Pandemic and chronic patients. Does their condition worsen?

The effects of the pandemic on chronic patients.

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Photo by: Scott Graham

The Covid 19 pandemic has enormously impacted the world in 2020 and the overall health care. It caused significant personal and societal losses. Considering the large number of people affected, the question that immediately arose was whether patients already in treatment and with chronic diseases got worse. Therefore, in this article, we are going to take a look at the effects of the pandemic on chronic patients and how it affected their previous conditions.

Observing the chronic patients

Physicians all around the world immediately noticed the deterioration in their patients' health during the pandemic. A new survey that focused on primary care clinicians by the Primary Care Collaborative reported a grave deterioration in their patients' health. This included:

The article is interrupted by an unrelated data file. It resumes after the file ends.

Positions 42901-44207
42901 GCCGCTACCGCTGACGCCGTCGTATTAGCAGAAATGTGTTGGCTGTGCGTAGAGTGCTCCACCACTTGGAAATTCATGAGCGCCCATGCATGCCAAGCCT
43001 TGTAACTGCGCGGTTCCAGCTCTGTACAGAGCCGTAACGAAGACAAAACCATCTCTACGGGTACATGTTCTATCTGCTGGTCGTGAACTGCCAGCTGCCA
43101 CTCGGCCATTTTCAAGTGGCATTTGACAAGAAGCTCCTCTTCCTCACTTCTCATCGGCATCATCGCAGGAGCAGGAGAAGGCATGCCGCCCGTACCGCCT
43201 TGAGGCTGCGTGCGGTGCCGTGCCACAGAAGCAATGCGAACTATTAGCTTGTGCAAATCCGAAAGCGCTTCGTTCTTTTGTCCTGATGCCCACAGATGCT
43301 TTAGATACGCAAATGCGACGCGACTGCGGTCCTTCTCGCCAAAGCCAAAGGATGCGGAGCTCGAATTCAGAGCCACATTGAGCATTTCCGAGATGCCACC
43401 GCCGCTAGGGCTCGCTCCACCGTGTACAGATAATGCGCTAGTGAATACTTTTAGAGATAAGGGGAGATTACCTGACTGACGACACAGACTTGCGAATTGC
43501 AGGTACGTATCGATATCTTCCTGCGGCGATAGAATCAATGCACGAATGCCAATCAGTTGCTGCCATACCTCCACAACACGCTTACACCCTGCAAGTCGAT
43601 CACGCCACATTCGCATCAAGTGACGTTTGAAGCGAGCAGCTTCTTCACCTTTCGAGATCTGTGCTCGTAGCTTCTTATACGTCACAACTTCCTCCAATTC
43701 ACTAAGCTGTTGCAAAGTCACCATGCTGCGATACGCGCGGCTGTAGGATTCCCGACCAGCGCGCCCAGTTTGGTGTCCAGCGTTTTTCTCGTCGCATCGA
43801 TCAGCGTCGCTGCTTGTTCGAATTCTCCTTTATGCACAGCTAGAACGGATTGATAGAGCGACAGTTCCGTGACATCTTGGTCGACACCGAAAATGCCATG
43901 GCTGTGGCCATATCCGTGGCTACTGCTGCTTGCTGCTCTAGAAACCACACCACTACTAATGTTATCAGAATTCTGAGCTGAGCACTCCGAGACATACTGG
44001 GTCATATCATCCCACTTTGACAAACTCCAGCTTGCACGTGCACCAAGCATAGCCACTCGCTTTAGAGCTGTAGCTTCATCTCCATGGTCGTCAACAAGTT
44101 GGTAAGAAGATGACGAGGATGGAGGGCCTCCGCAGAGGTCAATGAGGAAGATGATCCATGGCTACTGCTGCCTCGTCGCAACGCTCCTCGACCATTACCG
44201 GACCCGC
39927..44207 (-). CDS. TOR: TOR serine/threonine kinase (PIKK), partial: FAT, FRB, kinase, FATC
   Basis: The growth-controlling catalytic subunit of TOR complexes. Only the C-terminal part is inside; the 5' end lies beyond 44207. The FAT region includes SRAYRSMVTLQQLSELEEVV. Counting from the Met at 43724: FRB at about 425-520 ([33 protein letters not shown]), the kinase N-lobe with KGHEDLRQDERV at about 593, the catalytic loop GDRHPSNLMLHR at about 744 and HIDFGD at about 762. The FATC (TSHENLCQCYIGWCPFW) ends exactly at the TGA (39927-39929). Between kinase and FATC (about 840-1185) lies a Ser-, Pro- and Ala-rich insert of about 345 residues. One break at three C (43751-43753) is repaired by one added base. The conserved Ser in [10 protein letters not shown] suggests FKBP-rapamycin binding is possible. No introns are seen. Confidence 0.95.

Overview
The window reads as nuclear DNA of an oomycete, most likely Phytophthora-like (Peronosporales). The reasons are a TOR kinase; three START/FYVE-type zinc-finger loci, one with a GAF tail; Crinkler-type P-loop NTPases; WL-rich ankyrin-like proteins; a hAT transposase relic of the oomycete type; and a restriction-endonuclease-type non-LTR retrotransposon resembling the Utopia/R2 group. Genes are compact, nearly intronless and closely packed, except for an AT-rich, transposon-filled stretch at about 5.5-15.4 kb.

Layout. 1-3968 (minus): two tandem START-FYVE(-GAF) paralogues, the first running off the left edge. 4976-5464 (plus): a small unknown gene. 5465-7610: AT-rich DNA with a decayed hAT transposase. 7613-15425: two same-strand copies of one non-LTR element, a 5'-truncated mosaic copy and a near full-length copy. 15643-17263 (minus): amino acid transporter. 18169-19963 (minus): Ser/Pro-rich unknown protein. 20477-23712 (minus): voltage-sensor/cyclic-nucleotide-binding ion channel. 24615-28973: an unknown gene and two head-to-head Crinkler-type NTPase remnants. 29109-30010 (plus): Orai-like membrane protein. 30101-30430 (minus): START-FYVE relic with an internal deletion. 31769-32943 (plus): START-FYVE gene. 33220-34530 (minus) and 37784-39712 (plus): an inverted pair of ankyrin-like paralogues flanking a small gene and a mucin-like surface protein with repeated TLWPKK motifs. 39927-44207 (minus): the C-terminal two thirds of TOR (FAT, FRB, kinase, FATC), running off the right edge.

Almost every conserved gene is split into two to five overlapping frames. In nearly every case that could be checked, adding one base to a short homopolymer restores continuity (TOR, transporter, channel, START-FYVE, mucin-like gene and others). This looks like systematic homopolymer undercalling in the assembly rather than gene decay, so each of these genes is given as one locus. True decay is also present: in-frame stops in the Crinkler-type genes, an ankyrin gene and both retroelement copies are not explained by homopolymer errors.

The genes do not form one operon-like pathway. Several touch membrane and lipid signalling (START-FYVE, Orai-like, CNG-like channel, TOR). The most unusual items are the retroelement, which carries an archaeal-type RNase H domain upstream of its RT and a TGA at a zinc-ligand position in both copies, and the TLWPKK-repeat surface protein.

1. 85% with worsening mental health
  2. 31% with increased addiction
  3. 37% with chronic conditions getting worse

The Covid 19 pandemic has had both direct and indirect effects on people with chronic diseases. The pandemic hit health care centers and hospitals by spreading very quickly and very easily. This meant a large increase in patients in a very short period. Health care has had a reduced ability to control chronic diseases and prevent them due to the raised concern about safely accessing health care. So, what are the biggest challenges for the treatment of patients with chronic diseases during the pandemic? Let us take a further look.

The first challenge is protecting people with chronic diseases from the pandemic. During the initial stages of the pandemic, this was incredibly difficult. There was a need for balance between protecting the chronic disease patients and providing them the needed treatments, health care utilization, screenings, etc. For example, cancer screenings dropped in great numbers during the initial stages of the pandemic.

The second challenge is the post-pandemic impact of the Covid 19. The prevention, identification, and management of chronic diseases has been severely impaired during the pandemic. Modeling studies have estimated that these missed or delayed screenings could result in more than 10.000 new cases of breast and colorectal cancer which could have been prevented.